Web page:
Building a Portfolio

Saturday, June 10, 2006

Building a Portfolio

Building a Portfolio

Building a portfolio is really about risk management through diversification. Unless you are hugely confident about a certain stock, putting one hundred percent of your portfolio funds into that one stock is a high risk play. It can also be a high profit play if you are absolutely certain, but a single stock potfolio should be used very rarely and with the utmost discretion.

The amount of diversification you use is a very personal decision, and I can only tell you how my experiences have been in the markets. I usually have from six to ten positions in my portfolio. And I try to keep them in a certain relationship to each other based on what each one does for m y portfolio.

Usually about 25% of my portfolio funds will be in long fundamental value bargain hunting positions. I consider these stocks that are highly unlikely to go down. They are the safest part of my portfolio, and are usually held until the rest of the market finally sees what I saw when I picked them, usually months, and one time over a year.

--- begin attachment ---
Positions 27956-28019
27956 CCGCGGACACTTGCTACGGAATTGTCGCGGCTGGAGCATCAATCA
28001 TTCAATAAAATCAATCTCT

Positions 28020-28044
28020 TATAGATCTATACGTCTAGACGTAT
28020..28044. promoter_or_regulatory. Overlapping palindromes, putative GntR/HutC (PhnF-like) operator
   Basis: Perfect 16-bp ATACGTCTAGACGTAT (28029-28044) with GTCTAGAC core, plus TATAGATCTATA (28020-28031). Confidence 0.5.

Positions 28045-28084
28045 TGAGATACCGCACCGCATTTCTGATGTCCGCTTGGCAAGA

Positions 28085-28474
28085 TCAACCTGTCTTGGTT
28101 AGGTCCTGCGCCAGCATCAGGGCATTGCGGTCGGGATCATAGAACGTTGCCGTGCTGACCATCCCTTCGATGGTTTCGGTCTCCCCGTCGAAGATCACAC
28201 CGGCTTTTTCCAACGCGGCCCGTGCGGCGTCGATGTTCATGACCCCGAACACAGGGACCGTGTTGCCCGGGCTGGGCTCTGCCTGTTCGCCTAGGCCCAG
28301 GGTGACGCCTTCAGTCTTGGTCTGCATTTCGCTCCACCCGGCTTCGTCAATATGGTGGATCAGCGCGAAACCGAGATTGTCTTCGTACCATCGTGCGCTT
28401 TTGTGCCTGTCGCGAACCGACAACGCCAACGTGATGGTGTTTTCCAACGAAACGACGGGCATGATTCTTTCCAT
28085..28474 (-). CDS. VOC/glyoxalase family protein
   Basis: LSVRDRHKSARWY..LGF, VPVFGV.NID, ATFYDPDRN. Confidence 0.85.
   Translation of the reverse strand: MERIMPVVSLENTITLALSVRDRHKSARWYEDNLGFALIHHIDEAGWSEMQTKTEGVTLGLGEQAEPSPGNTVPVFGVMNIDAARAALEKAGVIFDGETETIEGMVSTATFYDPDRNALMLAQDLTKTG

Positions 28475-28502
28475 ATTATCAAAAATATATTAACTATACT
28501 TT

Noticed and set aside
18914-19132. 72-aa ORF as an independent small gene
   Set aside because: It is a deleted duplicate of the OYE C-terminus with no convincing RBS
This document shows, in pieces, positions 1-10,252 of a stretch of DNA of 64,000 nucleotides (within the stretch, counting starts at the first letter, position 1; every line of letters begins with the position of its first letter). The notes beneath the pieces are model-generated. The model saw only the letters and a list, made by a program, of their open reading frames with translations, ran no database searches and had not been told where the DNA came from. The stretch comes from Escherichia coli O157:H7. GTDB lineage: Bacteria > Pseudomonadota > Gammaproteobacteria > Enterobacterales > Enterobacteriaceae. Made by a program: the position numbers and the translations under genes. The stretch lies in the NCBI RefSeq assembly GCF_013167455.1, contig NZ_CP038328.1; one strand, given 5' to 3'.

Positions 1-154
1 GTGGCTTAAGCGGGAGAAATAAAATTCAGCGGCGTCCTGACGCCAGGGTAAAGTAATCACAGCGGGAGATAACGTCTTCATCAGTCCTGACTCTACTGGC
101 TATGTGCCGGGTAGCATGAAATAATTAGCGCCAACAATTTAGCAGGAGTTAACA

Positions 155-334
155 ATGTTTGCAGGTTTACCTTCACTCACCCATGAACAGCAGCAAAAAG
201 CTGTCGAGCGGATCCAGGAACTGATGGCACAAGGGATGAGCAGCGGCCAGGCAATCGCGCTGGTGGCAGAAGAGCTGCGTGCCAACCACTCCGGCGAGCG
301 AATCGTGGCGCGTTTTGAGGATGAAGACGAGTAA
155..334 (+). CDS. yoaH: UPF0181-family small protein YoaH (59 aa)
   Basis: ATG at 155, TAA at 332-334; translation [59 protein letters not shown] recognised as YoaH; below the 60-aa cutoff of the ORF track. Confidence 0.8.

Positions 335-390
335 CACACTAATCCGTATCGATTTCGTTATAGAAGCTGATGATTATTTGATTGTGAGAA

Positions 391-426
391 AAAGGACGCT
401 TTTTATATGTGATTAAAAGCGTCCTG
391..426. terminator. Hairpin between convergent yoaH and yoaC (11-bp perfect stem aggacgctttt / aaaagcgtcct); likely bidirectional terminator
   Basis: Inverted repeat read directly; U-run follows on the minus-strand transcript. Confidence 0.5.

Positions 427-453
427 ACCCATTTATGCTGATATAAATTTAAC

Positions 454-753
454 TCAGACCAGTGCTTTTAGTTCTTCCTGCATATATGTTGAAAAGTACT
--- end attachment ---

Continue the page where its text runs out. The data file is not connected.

The next 25% of my portfolio will be in stocks that I think offer superior intermeditate term profit potential for my portfolio, but which still may have some downside risk.

For me personally, the remainder is discretionary or "day trading funds" These funds go into the market whereever I think I have identified a short term opportunity. As you have probably seen if you have been reading my blog, sometimes I am wrong, and forced to hold these stock picks in my portfolio for days or weeks, but ideally, when the market conditions are right, I will be in and out for modest gains on a daily basis. This portfolio setup works for me, but you should experiment and see how to plan your portfolio for your market skills, and your personality.

Portfolio planning experts would probably tell you to go long on everything, and hold 50% of your portfolio in dividend yielding companies. I have tried this from time to time, but it really isn't my style. It's a learning process, and you will have to find your own portfolio comfort zone. If I had a quarter million to play with I might follow their advice, but for my few thousand, this works just fine, and not to brag, but I have never gone broke in my portfolio even starting from a modest 1800 I had from cashing the savings bonds they made me buy in boot camp.

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